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Speedup WordPress Tip#1
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Speedup WordPress Tip#1

by Jason GreenFebruary 1, 2010

Guide to Faster WordPress Load times

TIP #1 : Modify your .htaccess file to filter out the non wordpress related files, such as css, gif, png, so your WordPress’s index file isn’t processing each file.

I’ve seen a lot of “Top 10 or 13 lists” to speed up WordPress. I’m going to post some real examples for increasing WordPress’s speed to squeeze every drop out of it. After I run through the first 5 tips, next week I’ll post them collectivity in a top list with links to each post, that way each one can get the detail it deserves.

This is an easy trick to reduce loading time on WordPress, esp. on shared servers. What this is is a complete overhaul of the default .htaccess file that comes with wordpress. This one is revved up by skipping the rewrite for all images and css files, as they SHOULDN’T be rewritten anyway, and this way avoids loops which waste time on every call to an image. Sites that see huge gains from this are sites with a lot of images or css files, on a shared host. Of course, imagless, sites on dedicated host won’t notice a difference, but that is a rare case indeed.

So this isn’t really the #1 tip, it’s just the first in a series of tips. You should do all that you can to decrease the load time of your pages, as I suspect Google’s page rank takes it into account.

Here’s the code you need to put in your .htaccess file, it was written by someone on http://www.webmasterworld.com/apache/4053973.htm post number #:4054591 He states the reasons why he thinks WordPress should make this their default htaccess file, but until then you’ll need to do this manually, and possibly after WordPress updates.

# BEGIN WordPress
#
RewriteEngine on
#
# Unless you have set a different RewriteBase preceding this point,
# you may delete or comment-out the following RewriteBase directive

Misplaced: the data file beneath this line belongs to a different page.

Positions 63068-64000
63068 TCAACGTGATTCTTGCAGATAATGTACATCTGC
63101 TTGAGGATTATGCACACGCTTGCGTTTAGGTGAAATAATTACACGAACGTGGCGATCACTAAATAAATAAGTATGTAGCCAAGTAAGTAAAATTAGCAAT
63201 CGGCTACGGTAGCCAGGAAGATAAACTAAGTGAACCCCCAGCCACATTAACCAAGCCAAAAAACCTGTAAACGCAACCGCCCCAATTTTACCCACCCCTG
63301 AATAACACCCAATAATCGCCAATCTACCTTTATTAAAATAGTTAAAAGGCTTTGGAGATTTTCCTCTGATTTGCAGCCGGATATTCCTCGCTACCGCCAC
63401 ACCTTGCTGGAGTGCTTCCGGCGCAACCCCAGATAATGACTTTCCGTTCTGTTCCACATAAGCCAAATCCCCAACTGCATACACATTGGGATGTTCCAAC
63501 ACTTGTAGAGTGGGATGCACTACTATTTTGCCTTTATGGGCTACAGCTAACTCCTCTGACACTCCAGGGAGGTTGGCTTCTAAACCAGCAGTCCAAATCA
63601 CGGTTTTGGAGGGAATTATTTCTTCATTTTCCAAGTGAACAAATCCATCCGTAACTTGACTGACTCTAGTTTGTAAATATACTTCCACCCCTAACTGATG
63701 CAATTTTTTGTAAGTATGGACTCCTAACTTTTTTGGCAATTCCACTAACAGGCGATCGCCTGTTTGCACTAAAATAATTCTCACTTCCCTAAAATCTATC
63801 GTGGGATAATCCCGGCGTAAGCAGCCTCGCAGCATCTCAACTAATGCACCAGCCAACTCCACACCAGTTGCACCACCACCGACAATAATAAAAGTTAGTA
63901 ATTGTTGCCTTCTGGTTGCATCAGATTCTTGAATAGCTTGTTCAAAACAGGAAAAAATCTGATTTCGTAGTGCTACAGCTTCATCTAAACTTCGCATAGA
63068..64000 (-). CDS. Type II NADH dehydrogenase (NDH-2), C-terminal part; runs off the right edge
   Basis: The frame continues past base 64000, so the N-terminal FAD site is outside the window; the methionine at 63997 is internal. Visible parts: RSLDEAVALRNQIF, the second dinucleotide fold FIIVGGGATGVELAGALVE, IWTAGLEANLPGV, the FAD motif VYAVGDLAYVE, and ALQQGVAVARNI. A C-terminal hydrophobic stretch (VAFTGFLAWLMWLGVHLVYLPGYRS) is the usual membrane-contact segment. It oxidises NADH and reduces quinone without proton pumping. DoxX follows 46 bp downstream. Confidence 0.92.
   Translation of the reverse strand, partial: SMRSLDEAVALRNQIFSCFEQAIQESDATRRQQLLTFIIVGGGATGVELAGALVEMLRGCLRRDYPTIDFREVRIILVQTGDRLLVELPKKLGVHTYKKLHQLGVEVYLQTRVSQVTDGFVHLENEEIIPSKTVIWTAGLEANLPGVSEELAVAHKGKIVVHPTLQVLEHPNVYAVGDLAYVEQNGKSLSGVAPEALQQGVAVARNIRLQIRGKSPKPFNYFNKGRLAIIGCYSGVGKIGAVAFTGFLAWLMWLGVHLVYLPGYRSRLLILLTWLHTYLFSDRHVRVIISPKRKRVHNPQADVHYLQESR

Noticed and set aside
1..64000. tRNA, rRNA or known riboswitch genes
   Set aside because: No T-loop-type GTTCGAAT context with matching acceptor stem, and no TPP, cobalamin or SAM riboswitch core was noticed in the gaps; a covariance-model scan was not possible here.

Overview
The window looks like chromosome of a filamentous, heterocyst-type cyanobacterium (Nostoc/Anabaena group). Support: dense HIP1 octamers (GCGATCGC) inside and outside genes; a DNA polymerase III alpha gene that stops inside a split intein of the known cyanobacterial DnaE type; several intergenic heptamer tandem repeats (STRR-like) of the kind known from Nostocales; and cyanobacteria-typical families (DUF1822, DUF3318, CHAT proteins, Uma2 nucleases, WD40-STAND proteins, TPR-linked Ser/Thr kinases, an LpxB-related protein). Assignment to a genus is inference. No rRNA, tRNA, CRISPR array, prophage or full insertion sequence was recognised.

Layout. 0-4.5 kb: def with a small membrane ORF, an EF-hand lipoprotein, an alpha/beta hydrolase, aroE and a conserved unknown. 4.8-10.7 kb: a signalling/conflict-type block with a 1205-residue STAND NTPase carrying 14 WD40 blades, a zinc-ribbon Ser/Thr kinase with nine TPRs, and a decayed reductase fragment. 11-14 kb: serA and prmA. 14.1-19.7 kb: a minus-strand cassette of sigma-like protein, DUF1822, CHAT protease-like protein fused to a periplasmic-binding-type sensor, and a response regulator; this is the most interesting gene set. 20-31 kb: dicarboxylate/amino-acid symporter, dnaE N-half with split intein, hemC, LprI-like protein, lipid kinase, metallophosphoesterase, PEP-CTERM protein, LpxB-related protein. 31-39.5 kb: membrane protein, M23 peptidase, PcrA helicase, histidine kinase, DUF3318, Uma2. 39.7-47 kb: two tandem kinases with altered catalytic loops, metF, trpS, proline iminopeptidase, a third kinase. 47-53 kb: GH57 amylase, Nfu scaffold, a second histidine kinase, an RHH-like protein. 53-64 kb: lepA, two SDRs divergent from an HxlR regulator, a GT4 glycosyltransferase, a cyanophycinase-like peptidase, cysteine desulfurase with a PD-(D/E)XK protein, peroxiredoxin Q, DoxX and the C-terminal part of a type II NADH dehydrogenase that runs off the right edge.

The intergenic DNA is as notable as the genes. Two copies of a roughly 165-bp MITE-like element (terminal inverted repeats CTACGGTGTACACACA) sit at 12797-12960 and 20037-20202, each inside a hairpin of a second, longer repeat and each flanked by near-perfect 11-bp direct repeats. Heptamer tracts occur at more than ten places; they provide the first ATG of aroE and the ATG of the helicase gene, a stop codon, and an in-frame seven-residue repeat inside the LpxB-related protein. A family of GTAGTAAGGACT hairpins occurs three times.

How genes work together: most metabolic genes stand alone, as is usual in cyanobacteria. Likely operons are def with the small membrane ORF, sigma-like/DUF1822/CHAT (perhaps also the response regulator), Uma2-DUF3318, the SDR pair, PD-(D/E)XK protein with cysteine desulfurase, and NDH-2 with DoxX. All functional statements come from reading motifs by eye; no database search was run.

# RewriteBase /
#
# if this request is for "/" or has already been rewritten to WP
RewriteCond $1 ^(index.php)?$ [OR]
# or if request is for image, css, or js file
RewriteCond $1 .(gif|jpg|ico|css|js)$ [NC,OR]
# or if URL resolves to existing file
RewriteCond %{REQUEST_FILENAME} -f [OR]
# or if URL resolves to existing directory
RewriteCond %{REQUEST_FILENAME} -d
# then skip the rewrite to WP
RewriteRule ^(.*)$ - [S=1]
# else rewrite the request to WP
RewriteRule . /index.php [L]
#
# END wordpress

Another .htaccess tip is to Extend the expiry on static content.

An Expires header is a way to specify a time far enough in the future so that the clients (browsers) don’t have to re-download any static content (such as css file, javascript and images). This can cut your load time significantly for your regular users.

You need to copy and paste the following code in the TOP of your root .htaccess file:

ExpiresActive On
ExpiresByType image/gif A2592000
ExpiresByType image/png A2592000
ExpiresByType image/jpg A2592000
ExpiresByType image/jpeg A2592000
About The Author
Jason Green
The writer and owner of Green Complex, Jason is an A+ Certified for Computer Hardware egghead and Eagle Scout since 1999 but has been building computers and programming for much longer. An enthusiast to say the least, his hobbies also include photography, video games, and reading. See his proficiencies on Smarterer.
2 Comments
  • March 8, 2010 at 2:52 am

    I agree, I noticed in the new version of WordPress Multi User, they changed the htaccess considerably.

    I'm glad it helped! It made a major difference on my blogs, where they load many images. This tip works well as a supplement to caching!

  • kaiser
    March 7, 2010 at 9:17 pm

    This should go into the default configuration of wordpress, indeed. It speeds up loading times significantly on my blog(s). Thanks for the tip!

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